The close vowels have no contextual allophones, and they are consistently realized as close [i, u]. Thus, there is no difference between underlying /i, u/ and /is, us/ in most contexts, with both being realized as [i, u], without any trace of the final fricative in the latter case.[10]

Other characteristics

The diminutive suffix is -icho, which is likely related to -ico.[3]

See also

Notes

  1. ^ En difensa la llengua murciana. Llengua maere.
  2. ^ Llengua maere
  3. ^ a b c d e Pountain 2012, p. 50.
  4. ^ a b Monroy & Hernández-Campoy 2015, pp. 232–233.
  5. ^ Monroy & Hernández-Campoy 2015, pp. 231–232.
  6. ^ Hernández-Campoy 2008, pp. 128–130.
  7. ^ Monroy & Hernández-Campoy 2015, p. 235.
  8. ^ Jiménez-Cano, José María; Hernández-Campoy, Juan Manuel (2004-03-08). "Quantifying the standardization process in a non-standard local community: The case of Murcia". Spanish in Context. 1 (1): 67–93. doi:10.1075/sic.1.1.06jim. ISSN 1571-0718.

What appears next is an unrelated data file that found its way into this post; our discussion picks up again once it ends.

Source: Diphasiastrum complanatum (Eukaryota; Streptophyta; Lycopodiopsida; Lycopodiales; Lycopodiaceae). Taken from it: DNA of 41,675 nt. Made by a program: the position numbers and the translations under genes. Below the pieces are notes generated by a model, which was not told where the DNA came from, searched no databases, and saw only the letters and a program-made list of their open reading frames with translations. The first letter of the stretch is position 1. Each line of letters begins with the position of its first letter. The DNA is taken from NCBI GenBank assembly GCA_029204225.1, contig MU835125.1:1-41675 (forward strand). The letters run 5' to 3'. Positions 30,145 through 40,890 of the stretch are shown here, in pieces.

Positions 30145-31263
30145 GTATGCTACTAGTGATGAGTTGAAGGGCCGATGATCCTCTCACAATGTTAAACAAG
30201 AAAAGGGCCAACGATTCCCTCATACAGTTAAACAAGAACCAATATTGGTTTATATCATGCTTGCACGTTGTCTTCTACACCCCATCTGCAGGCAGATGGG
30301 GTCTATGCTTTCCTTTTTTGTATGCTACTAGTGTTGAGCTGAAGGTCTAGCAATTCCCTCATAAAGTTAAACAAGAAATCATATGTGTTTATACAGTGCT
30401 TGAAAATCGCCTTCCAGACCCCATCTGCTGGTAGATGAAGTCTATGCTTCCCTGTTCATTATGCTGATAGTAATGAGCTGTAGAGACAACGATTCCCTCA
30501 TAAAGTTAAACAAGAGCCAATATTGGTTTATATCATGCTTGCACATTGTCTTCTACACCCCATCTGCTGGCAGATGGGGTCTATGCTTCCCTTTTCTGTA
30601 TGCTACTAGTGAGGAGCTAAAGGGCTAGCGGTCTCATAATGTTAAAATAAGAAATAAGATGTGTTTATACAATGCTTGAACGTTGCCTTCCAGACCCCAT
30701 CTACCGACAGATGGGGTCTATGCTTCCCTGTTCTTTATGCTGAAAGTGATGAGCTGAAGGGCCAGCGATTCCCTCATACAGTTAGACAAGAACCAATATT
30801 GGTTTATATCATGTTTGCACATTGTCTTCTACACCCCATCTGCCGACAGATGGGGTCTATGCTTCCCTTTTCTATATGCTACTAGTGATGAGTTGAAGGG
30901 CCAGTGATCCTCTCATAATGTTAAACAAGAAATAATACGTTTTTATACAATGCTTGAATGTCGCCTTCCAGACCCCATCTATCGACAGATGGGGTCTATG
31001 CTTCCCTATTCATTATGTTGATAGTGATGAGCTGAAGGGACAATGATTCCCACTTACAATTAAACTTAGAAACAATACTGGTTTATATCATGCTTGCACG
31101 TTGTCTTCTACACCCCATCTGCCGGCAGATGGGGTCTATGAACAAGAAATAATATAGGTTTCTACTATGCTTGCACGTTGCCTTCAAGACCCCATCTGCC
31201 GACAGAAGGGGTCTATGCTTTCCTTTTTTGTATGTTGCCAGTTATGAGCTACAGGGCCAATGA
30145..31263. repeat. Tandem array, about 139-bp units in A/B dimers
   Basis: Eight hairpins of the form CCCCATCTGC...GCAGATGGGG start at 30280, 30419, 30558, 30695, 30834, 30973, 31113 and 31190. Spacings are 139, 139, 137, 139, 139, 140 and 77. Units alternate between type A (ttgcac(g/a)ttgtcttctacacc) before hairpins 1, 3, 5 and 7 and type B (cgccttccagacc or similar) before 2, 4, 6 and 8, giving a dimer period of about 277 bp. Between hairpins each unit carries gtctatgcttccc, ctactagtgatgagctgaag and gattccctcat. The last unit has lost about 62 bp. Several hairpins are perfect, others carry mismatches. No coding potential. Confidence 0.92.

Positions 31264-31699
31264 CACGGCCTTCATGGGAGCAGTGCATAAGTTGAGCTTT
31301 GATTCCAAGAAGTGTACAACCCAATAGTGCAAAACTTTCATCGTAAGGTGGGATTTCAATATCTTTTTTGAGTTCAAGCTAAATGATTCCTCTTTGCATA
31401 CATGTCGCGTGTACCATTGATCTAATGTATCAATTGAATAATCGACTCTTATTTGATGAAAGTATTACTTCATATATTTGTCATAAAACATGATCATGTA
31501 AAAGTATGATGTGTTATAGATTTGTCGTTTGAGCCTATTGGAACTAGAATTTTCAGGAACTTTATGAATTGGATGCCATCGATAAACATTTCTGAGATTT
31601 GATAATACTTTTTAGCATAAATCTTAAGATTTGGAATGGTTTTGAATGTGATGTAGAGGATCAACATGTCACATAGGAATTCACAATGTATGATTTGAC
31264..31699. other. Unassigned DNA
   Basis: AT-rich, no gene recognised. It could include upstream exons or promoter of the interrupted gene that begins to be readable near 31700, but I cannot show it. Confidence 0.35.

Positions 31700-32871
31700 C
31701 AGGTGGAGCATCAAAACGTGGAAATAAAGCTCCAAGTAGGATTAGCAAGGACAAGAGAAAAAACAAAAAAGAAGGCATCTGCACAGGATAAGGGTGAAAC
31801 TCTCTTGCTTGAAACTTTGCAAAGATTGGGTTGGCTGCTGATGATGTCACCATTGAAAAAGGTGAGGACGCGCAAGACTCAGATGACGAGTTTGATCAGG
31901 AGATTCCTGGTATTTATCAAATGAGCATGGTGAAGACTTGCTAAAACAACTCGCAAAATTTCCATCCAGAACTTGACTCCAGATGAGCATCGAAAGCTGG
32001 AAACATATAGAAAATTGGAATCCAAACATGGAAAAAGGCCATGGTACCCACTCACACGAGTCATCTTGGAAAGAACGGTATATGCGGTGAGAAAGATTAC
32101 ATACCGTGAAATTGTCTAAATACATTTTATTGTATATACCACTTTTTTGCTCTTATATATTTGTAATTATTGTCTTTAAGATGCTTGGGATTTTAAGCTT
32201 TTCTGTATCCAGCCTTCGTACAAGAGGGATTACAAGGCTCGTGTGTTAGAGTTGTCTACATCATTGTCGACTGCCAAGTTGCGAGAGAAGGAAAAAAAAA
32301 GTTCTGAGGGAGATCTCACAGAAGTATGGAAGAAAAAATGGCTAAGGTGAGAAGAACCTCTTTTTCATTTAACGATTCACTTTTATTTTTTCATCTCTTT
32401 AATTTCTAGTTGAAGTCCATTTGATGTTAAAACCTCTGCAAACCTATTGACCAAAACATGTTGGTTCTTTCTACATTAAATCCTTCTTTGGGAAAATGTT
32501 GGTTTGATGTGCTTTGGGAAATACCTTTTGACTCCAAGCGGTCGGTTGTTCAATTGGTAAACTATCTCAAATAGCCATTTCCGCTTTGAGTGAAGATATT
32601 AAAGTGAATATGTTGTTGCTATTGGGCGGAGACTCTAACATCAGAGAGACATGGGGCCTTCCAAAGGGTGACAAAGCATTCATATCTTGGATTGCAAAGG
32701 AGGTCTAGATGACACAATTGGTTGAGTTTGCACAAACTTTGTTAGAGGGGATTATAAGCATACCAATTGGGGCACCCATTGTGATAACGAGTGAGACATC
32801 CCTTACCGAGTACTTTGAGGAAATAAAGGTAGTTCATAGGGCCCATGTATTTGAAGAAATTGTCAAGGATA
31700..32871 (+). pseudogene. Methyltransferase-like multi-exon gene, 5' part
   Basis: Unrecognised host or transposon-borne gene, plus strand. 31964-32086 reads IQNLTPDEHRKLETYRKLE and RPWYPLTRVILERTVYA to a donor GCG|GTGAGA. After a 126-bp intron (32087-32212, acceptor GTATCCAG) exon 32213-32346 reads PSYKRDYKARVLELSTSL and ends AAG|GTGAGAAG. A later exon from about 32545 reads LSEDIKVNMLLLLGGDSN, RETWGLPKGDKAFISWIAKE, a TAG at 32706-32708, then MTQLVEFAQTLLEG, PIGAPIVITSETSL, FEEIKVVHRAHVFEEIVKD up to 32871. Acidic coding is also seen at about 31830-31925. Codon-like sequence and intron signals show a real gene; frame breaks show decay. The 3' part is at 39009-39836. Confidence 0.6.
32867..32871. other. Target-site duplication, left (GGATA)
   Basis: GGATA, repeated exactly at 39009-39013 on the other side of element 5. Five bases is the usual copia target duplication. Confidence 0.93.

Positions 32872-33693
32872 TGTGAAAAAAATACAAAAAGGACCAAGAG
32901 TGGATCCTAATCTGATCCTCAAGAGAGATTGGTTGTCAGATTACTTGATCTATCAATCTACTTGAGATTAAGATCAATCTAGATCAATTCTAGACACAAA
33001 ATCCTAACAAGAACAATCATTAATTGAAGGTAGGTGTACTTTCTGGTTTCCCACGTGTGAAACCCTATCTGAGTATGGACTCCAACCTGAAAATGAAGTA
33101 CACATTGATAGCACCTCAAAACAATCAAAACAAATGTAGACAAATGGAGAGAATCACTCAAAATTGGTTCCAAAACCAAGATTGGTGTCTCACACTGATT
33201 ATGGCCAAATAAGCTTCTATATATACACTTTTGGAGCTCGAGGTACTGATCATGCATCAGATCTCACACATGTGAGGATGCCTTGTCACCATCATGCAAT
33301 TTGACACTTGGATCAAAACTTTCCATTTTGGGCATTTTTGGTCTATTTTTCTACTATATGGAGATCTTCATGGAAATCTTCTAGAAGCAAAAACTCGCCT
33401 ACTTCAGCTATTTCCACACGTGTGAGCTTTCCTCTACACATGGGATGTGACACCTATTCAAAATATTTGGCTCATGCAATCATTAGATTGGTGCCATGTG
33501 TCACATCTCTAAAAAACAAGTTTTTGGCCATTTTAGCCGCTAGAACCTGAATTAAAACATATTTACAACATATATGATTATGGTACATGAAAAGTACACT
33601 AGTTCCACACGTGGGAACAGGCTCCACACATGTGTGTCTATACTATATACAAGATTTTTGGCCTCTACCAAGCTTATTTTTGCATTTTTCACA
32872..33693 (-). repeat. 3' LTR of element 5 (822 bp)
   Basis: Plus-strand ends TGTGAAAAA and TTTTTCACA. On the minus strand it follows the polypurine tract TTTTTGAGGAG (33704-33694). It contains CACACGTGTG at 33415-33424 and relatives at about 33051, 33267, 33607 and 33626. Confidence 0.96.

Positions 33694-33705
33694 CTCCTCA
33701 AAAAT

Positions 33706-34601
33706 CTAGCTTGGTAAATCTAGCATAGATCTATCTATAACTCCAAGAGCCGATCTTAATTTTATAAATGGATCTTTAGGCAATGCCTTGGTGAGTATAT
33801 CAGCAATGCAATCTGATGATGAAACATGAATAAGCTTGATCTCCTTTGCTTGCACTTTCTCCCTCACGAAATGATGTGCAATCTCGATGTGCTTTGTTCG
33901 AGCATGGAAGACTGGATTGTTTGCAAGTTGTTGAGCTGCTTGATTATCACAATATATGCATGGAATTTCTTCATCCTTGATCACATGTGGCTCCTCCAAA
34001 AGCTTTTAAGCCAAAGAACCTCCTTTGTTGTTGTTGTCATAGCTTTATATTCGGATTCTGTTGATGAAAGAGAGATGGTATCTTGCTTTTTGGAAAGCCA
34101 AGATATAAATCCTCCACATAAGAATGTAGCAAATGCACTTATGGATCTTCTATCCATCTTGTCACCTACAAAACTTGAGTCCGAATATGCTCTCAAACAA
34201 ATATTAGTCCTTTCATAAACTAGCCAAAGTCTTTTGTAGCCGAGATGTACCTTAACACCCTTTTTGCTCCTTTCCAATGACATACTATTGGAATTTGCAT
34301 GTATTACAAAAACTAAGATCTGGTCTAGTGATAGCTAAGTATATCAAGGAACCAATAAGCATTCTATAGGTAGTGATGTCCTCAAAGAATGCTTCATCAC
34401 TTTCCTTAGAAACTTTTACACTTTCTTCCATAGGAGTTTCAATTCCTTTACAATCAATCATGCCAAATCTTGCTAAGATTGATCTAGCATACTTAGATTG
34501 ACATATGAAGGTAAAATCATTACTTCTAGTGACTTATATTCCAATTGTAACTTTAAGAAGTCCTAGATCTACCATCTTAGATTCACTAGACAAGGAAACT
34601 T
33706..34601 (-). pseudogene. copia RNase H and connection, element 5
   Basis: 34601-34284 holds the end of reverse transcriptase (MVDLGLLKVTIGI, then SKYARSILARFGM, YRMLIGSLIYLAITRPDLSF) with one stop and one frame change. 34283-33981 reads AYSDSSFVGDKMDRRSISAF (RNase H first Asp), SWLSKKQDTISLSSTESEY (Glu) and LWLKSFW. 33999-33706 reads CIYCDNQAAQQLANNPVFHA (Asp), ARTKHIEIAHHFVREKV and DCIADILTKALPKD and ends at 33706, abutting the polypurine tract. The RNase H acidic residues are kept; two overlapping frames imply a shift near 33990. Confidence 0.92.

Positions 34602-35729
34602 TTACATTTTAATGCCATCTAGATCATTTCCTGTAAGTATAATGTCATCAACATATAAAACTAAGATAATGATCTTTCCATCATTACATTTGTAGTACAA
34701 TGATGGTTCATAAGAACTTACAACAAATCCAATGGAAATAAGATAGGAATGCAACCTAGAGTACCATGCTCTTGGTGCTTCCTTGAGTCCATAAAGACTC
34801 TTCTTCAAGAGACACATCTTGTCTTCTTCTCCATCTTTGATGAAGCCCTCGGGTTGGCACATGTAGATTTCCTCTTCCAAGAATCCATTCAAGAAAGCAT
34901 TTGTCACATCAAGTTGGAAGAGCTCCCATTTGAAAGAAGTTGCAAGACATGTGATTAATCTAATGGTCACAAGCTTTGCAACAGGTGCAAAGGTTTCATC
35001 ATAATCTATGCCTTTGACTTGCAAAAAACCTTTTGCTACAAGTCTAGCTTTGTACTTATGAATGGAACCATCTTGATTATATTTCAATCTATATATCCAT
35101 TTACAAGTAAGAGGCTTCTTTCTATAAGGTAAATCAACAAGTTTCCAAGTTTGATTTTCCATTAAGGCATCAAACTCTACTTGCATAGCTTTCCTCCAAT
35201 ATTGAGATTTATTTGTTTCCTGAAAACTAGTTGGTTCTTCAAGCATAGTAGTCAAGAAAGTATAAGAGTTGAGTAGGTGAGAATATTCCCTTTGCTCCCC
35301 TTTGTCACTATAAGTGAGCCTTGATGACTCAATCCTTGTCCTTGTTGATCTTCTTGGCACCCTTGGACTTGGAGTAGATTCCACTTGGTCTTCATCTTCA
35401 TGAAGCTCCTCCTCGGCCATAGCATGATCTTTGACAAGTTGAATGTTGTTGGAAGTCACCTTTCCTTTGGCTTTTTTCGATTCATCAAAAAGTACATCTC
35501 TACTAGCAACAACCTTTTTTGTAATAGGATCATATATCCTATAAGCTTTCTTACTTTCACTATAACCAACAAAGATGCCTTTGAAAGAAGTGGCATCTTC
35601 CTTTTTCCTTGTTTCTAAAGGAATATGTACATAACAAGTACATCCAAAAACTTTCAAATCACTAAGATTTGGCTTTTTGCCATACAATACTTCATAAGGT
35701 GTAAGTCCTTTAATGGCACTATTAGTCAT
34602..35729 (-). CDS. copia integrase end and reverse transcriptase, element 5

9. ^ Monroy & Hernández-Campoy 2015, p. 232.
  10. ^ a b c "llenguamaere.com - LA PLANA E LA LLENGUA MURCIANA". Retrieved 16 June 2017.
  11. ^ Hernández-Campoy, Juan Manuel; Trudgill, Peter (2002). "FUNCTIONAL COMPENSATION AND SOUTHERN PENINSULAR SPANISH /s/ LOSS". Folia Linguistica Historica. 36 (Historica vol. 23, 1–2). doi:10.1515/flih.2002.23.1-2.31. ISSN 0168-647X. S2CID 170724744.
  12. ^ E.g. by Monroy & Hernández-Campoy (2015:233)

Bibliography

  • Alberto Sevilla. Vocabulario Murciano
  • García Soriano. Vocabulario del Dialecto Murciano
  • García Cotorruelo-Emilia. Estudio sobre el habla de Cartagena y su comarca.
  • Molina Fernández, Patricio. Parablero Murciano.
  • Muñoz Cortés-Manuel. El habla de la Huerta.